I left completely disappointed in the hospital. I always thought doctors had an answer for everything. In this case, they looked at me, said, “Thats weird”, and then told me to come back if I felt like I was going to die. (After the fact, many doctors told me that the ER is one of the worst places to go unless you are absolutely going to die as you are more likely to die from a Staph infection or the inexperience of a exhausted student doctor paying their dues than the problem you came in for in the first place.)
The next morning, I felt worse. The feeling was like I was immediately being flushed with adrenaline and excitement, and then 10 seconds later, completely numb, and it would just repeat this cycle for hours. It was horrible.
After calling a bunch of doctors, the main question they had was, “Hey, do you do drugs?” Of course not. I don’t even like to take Advil when I have a headache. Their comments were that my symptoms were similar to anxiety attacks that happen from withdrawal.
It became clear to me almost immediately that after 3 days in NYC, I haven’t been feeding my body 6 Red Bulls a day. Apparently my body was angry about that.
It was alarming how much effect that seemingly innocent Red Bulls could have on the body. After reading similar accounts of people on the internet, and learning about how much Red Bull reserves to settle health lawsuits out of court, it was clear that Red Bull is much more dangerous than I thought. It would be wise to completely quit it.
In fact, I would make a few complete changes to what I put in my body. I would completely quit all caffeine. I didn’t really drink alcohol all that much before, but I would completely quit that. And lastly, I would quit eating meat and dairy.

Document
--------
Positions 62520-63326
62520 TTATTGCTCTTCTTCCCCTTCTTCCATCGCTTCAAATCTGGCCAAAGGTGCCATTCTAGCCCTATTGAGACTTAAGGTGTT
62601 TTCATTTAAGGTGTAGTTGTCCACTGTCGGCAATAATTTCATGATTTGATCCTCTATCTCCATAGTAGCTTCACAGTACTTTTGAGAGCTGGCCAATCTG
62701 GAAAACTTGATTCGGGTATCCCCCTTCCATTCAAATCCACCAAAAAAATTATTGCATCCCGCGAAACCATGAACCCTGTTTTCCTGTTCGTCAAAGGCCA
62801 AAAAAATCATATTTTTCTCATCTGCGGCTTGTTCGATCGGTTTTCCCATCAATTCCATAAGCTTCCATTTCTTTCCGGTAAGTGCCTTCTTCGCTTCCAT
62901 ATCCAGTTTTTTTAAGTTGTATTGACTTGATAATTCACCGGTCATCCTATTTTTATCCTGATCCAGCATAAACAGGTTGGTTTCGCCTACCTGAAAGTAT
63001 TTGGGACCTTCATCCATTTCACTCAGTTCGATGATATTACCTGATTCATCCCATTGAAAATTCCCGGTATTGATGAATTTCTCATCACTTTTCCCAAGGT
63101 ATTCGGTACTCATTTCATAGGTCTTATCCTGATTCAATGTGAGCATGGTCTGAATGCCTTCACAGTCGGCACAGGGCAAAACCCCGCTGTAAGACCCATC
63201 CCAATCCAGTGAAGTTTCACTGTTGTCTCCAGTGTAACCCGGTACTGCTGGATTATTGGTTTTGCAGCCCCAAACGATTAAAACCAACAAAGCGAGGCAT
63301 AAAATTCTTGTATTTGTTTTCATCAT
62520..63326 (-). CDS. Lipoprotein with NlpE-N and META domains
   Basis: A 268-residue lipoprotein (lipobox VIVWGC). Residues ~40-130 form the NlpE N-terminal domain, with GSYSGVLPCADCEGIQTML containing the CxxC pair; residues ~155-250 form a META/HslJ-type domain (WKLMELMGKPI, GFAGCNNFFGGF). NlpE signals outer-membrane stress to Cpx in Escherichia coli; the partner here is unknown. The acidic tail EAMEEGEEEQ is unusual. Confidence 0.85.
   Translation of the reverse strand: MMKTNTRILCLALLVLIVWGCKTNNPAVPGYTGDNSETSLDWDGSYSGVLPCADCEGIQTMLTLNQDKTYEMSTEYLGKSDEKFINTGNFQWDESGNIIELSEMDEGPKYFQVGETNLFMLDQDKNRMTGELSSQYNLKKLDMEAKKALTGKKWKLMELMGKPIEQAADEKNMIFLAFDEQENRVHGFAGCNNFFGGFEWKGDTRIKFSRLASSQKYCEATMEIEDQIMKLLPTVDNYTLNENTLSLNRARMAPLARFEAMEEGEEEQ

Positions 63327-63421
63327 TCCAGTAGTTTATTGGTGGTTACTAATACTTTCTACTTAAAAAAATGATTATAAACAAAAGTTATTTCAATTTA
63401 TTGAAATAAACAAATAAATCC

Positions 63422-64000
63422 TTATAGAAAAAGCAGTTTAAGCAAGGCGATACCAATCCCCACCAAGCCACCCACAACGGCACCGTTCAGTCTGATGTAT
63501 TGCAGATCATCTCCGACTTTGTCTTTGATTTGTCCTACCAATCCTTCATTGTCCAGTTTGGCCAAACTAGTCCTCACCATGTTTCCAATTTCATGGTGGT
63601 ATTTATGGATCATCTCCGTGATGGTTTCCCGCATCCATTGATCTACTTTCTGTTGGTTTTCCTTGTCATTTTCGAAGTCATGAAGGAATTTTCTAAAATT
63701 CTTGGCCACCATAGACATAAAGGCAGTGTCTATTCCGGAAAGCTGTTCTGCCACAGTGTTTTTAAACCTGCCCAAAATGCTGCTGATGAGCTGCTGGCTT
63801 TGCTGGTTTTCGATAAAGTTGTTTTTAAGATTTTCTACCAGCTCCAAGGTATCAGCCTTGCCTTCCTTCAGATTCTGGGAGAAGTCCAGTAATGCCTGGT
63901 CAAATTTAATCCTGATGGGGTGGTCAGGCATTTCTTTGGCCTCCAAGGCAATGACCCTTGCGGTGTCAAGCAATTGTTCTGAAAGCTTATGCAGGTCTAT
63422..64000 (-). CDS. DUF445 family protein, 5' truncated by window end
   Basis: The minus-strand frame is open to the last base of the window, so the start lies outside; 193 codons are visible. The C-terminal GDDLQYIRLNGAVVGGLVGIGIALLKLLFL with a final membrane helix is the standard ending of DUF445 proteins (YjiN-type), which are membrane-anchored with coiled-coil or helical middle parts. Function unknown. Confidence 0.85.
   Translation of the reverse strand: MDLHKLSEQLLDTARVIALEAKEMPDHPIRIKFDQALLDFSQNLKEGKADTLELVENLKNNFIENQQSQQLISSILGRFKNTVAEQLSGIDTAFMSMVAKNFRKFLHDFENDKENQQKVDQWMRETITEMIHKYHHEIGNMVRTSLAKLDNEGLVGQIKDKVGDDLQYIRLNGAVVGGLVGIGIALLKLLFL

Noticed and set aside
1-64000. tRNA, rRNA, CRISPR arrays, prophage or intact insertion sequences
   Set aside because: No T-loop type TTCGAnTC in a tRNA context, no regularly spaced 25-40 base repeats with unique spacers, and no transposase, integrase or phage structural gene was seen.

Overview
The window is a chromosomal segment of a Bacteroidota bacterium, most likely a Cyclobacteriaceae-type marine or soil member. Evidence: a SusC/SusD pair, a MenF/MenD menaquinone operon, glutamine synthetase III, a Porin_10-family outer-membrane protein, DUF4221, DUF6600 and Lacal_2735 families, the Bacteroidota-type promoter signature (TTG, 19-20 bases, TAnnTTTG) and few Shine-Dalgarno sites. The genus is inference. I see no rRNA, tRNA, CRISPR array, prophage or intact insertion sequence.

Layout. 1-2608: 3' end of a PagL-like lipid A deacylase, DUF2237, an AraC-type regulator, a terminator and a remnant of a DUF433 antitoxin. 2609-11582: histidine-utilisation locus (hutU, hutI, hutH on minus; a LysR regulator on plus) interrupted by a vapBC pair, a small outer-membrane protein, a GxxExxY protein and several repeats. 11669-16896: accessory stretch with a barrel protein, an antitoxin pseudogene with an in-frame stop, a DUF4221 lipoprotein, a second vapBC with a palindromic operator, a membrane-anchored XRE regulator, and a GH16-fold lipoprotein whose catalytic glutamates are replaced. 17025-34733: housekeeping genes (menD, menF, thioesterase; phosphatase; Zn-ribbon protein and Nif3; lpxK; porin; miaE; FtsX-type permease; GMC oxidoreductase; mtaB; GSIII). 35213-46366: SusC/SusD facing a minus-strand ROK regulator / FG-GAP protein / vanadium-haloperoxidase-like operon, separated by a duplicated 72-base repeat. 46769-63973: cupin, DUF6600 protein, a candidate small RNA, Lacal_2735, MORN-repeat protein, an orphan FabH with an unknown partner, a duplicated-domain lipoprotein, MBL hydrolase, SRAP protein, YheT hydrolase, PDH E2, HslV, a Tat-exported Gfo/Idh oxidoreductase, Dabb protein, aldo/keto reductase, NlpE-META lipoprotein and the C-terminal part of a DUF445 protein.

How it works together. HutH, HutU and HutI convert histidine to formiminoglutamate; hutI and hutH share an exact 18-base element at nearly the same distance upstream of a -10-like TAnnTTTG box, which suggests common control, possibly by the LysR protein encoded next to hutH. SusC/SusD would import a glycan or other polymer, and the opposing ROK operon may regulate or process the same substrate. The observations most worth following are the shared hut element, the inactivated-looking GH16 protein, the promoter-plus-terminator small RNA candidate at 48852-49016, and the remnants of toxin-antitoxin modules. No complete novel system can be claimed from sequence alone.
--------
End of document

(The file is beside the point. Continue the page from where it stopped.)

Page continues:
A couple of my friends had suggested that I go to Mayo Clinic for a 3 day intensive physical exam. The Mayo Clinic is known for being the best hospital in the world - or at least the best staffed, and most funded. Basically, you fly to Rochester Minnesota, stay in a hotel for 3 days, get lots of tests done, and talk to lots of doctors. This program sounded great to me. So I called and made an appointment. I was surprised to learn that the wait list for this program is 7 months. So I put my name on the list.
Over the next 7 months, I had a few more bouts of diminishing pre-syncope. Being completely off caffeine, I wondered if maybe it wasn’t completely related to caffeine withdrawal. I was excited to go to Mayo and get all the answers. 6 months later, Mayo called with my appointment dates and sent out an information packet and schedule. I made my travel plans.
Going to Mayo Clinic
I flew into Rochester International Airport which is conveniently 15 minutes away from from Mayo Clinic. The airport terminal is the size of a small schoolhouse. Upon entering, there is a thick smell that can only be described as “old folks home.” The term “international” is a bit of a technicality. The only real air connections to Rochester are Chicago and Minneapolis. One runway was lengthened to accommodate private 747s from the royal family when they come in for checkups.
Upon arriving at downtown Rochester, you instantly get a sense for how small it is. It is about 4 blocks by 4 blocks square, with the Mayo buildings, parking, random shops, and hotels tightly packed into that area. Everything outside of that area is almost completely level.
All buildings are connected at Mayo. You never have to walk outside.
Every building seems to be connected either on every floor or at least on the subway level (the subway has no trains). Therefore, if you need to get anywhere, you just follow signs to get anywhere you need to go. It was incredibly easy to find everything. I walked outside only 2 times my entire trip.